To help me stay motivated, I’ve made a reward system for myself. One sticker if I write so many words and one if I work so many hours each day, and I earn prizes if I fill out a sheet. I always thought it was a little silly when my professor said she used a sticker system, but I’m six days in already and I’ve noticed a huge difference.

Give a sticker or some other reward system a try if you’ve been struggling to find motivation to work. And try believing in yourself. Say to yourself that you’ll be a bestselling author. If you believe it, then you’re already on your way.

My Fitness Journey

On July 1st last year, my husband and I had to go get a health screening done for his insurance. I was pretty nervous for the appointment. I’m terrified of doctors and needles. But I think subconsciously I was just terrified what the results would show. And they ended up confirming what I was already pretty sure about.

I was overweight. No, not dangerously overweight. I wasn’t obese, but my body mass index was up there. And seeing what that number was confirmed what I already knew—I didn’t like my body.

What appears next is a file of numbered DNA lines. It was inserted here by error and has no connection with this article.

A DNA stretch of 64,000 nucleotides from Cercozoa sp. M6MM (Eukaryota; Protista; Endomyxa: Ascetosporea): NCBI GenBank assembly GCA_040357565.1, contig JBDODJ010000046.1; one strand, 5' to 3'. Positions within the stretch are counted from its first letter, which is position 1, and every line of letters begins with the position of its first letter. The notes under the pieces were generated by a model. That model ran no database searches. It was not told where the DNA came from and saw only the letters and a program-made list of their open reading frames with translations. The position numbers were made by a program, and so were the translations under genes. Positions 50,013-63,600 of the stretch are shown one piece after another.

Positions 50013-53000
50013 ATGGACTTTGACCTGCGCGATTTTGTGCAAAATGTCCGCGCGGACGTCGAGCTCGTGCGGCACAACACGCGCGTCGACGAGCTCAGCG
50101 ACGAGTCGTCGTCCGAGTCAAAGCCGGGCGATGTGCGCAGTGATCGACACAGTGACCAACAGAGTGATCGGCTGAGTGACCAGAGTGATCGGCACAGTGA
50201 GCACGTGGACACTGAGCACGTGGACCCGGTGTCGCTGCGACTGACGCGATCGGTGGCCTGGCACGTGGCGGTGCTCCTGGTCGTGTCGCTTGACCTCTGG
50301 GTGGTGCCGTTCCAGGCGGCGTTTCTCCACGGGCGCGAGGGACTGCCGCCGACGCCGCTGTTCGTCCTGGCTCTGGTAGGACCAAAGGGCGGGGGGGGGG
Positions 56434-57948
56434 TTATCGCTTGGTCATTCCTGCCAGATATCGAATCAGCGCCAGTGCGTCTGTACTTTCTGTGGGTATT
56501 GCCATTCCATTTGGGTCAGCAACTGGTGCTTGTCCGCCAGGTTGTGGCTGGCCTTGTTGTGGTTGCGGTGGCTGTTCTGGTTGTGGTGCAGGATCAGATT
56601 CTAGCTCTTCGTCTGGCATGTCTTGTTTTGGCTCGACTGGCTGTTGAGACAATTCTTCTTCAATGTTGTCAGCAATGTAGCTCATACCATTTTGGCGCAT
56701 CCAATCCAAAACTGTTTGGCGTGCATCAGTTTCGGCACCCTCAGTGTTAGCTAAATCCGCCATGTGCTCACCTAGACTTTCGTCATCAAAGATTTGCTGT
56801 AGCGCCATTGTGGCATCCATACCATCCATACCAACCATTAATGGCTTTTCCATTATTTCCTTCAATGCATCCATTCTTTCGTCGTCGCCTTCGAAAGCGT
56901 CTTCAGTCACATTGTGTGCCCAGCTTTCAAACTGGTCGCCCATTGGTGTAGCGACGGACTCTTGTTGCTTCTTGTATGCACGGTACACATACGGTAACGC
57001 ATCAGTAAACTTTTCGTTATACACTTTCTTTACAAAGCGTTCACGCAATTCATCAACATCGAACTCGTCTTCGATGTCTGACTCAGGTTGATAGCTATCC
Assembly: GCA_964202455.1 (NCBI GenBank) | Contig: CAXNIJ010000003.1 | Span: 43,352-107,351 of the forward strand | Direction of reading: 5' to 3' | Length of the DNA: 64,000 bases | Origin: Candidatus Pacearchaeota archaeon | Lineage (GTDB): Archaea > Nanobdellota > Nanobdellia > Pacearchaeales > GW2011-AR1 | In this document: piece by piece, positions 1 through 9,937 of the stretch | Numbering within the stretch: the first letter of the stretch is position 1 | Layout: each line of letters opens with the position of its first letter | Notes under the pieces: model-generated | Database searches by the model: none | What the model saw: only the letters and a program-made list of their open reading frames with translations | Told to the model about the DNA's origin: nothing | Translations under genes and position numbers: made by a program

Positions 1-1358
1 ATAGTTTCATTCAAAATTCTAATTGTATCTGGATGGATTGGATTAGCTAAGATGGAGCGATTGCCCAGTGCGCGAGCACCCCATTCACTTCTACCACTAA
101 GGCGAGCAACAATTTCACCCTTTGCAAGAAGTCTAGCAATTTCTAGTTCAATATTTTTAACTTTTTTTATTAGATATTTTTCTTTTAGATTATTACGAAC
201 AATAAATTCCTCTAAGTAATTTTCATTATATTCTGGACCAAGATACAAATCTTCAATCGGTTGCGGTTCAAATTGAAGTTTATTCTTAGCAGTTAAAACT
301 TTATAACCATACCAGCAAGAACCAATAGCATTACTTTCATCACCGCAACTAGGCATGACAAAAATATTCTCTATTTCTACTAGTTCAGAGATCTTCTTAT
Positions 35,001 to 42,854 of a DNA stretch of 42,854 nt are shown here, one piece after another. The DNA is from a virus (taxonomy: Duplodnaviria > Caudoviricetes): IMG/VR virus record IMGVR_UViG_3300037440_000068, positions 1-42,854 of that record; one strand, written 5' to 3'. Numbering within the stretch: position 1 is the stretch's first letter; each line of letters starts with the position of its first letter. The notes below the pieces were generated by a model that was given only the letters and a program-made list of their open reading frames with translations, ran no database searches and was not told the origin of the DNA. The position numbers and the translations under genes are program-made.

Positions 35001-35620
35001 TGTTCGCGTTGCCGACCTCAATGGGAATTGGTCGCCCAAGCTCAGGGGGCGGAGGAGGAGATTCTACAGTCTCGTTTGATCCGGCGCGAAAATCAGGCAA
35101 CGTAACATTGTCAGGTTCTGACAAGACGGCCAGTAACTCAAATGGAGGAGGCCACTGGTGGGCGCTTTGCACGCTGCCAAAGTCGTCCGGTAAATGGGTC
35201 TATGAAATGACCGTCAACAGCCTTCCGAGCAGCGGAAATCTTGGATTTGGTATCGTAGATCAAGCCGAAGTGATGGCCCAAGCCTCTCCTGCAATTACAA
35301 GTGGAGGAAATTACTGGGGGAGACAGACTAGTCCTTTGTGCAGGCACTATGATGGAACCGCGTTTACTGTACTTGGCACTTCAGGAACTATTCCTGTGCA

I haven’t been too vocal about my weight loss journey because I haven’t wanted people to get the wrong idea. Let me say this: every body is beautiful. You are beautiful, just the way you are. No matter what size clothes you wear or what the number on the scale says, you are beautiful. I was beautiful, even at that weight. But I wasn’t happy with myself. I knew I could do better.

And so my husband and I set out together on a fitness journey, and we’re never turning back.

Our journey started with one very simple thing—we downloaded the app “My Fitness Pal” by Under Armour. This app has literally changed our lives. We use the free version of the app, which allows you to track every thing you eat. You can scan food packages, enter the portions you eat, and set your calorie goals. This app makes it so simple to lose weight, because it lets you plan out your food for the day so that you only eat what you need in order to have a calorie deficit. Five hundred less calories a day equals 3500 for the week, or one pound lost.